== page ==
The Santa Barbara region in Honduras prides itself on being unspoiled and lush, with an abundance of tropical flora and fauna. Coffee has been grown in this region since the 1940s and is now the main economic driver in the area. A range of different flavour profiles can be found in Honduran Coffees, and they are best known to have complex fruity qualities and a lively acidity within their green beans.
In 2011, a large percentage of Honduran farms across the region were struck with La Roya disease, which destroyed majority of coffee crops. Although this devastating disease left many farmers with no crops to work with, they persisted and rebuilt their farms with new varieties of Roya resistant crops, to ensure protection for future harvests.
The region is well known for exporting some of the world’s best specialty coffee beans, and Honduras producers have recognised the significance and potential of producing specialty coffee. From this recognition and understanding for demand, producers have been experimenting to improve processes and the export of micro-lots.
Our partner in Santa Barbara is one of many exporters upholding a family business. Benjamin Paz’s business was born from the vision of his grandfather in the 70s, who identified that exporting coffee beans could be a significant opportunity for their family. Over the last 5 years, they have been experimenting with exporting specialty coffee with different fermentation processes including natural, honey and even anaerobic fermentation. Their focus is on protecting the natural resources in the area and providing social support to surrounding coffee-growing communities.
The coffee is sourced from numerous farms located between Yojoa Lake and Santa Barbara Mountain, with an altitude between 1,000 – 1,800metres above sea level.
Honduras Micro-Lot Availability
We have now received our annual shipment of Honduran green beans in LIMITED VOLUMES. See the range below, along with some information about the farmers and coffee tasting notes.
Honduras San Vincente Ilama W GP 69kg
Tasting Notes: Green grape, citrus, caramel, milk chocolate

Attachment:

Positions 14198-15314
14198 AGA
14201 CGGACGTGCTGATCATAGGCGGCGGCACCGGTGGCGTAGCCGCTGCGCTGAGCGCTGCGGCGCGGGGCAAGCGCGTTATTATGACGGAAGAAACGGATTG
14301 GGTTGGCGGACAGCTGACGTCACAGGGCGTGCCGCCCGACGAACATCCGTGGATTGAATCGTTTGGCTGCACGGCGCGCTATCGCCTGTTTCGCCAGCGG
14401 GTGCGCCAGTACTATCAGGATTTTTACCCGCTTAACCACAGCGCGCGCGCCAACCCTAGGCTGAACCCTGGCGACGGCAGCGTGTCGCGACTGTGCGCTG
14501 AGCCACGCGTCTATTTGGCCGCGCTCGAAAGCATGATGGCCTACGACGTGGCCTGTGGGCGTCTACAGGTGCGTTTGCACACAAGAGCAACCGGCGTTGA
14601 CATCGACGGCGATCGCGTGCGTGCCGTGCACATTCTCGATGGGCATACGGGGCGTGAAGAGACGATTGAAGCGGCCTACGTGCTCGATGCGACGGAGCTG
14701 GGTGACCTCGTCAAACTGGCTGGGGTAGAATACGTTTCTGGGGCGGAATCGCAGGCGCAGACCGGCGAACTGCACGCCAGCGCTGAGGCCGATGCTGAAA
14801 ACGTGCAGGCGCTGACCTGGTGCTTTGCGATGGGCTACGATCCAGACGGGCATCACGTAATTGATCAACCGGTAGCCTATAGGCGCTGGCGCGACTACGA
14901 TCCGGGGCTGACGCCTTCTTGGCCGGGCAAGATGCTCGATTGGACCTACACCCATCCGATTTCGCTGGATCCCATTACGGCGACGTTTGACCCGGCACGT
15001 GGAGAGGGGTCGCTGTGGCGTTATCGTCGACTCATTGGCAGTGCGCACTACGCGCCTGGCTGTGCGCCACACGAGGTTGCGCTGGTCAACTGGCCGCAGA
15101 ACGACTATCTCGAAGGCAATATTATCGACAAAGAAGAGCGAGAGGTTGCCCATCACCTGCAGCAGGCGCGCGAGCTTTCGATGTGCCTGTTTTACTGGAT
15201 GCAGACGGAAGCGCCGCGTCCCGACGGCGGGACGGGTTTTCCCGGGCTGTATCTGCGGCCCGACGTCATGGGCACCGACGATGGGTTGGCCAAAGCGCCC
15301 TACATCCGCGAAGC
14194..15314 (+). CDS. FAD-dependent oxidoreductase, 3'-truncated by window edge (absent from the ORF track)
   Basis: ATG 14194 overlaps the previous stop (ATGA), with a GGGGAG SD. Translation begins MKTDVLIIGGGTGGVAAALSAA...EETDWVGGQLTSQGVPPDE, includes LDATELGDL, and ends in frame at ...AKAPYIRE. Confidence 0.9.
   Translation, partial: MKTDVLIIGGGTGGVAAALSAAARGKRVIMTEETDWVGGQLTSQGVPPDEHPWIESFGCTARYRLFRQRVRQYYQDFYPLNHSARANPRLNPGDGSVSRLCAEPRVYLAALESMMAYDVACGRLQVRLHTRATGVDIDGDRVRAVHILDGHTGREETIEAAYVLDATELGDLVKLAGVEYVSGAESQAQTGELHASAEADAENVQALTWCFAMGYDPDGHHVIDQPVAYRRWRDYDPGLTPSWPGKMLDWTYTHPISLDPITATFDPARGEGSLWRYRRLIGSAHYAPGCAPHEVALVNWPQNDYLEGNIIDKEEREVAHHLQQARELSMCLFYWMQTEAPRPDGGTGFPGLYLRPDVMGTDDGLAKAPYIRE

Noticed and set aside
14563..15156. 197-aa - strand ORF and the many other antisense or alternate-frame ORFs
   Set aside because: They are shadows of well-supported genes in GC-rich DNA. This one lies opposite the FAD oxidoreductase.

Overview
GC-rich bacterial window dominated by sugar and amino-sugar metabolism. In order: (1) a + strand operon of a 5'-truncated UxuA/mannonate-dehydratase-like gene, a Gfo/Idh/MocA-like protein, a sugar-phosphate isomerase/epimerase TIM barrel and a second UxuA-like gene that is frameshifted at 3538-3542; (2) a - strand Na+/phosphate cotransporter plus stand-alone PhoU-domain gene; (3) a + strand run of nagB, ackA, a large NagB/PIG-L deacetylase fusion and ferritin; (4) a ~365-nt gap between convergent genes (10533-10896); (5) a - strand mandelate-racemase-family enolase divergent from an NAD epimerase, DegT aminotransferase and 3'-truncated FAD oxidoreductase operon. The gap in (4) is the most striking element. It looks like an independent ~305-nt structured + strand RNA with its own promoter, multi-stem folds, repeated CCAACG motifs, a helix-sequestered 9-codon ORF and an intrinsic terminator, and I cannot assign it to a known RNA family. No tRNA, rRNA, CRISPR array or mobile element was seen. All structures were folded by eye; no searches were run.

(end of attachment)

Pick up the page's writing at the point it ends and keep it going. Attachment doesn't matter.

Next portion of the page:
This coffee is sourced from over 23 farms in the Santa Barbara region, all located between Lake Yojoa and Santa Barbara Mountain. Due to the climate in this area, the crops provide a very consistent cup profile year on year – with a good structure, and tropical fruit and honey flavours.
Once picked these cherries are manually de-pulped and fermented in large concrete tanks for approximately 16 hours. Then the parchment is rinsed to remove residual mucilage and laid out on raised African beds to dry for 10-25 days.
Honduras Sandra Trochez Cataui W GP 35kg
Tasting Notes: Orange, mandarin, red apple, malt
The Don Amado farm is operated by Sandra Trochez and her family in Las Flores, Santa Barbara. Our exporter has supported the Amado family for a number of years, and it is evident that they know how to produce high-quality micro-lots. The farm rose to prominence in 2010 when they won the Cup of Excellence for Honduras. Since Sandra’s husband, Amado, sadly passed away in 2019, Sandra has continued his legacy of producing exceptional coffee with their two children and Amado’s brothers.
After harvest, their cherries are carefully de-pulped and the parchment is dry fermented at 16-20°C for 15 hours. The fermented parchment is then thoroughly washed five times and laid out in parabolic solar dryers for around two weeks. Sandra and her family then hand sort the dried coffee to ensure any defects are removed.
Honduras Deiysi Muñoz Pacas W GP 35kg
Tasting Notes: Black cherry, stone fruit, black tea, almond
Located in the San Jose de los Andes village in Santa Barbara, the Muñoz farm owned by Deiysi & her husband has grown into a successful business for the pair. Deiysi has worked as a coffee picker since she was a young girl, and together with her husband they jumped on the opportunity to buy a plot of land back in 2012. Due to the ideal altitude of the farm, their plans to grow specialty coffee were achieved, and the San Vincente mill has supported their farm during the whole process.
Their cherries are picked carefully and transported to the wet mill inside the farm, where they are de-pulped every afternoon. The parchment is then placed into concrete tanks where it is dry fermented for 12-24 hours and is later rinsed thoroughly with water. To dry it is then placed into the solar dryer for around 20 days. During the dryer, the parchment is sorted by hand to remove any defects.
Contact us at email@example.com now to request arrival samples, secure your stock and be the first to taste these unique, specialty Honduran beans.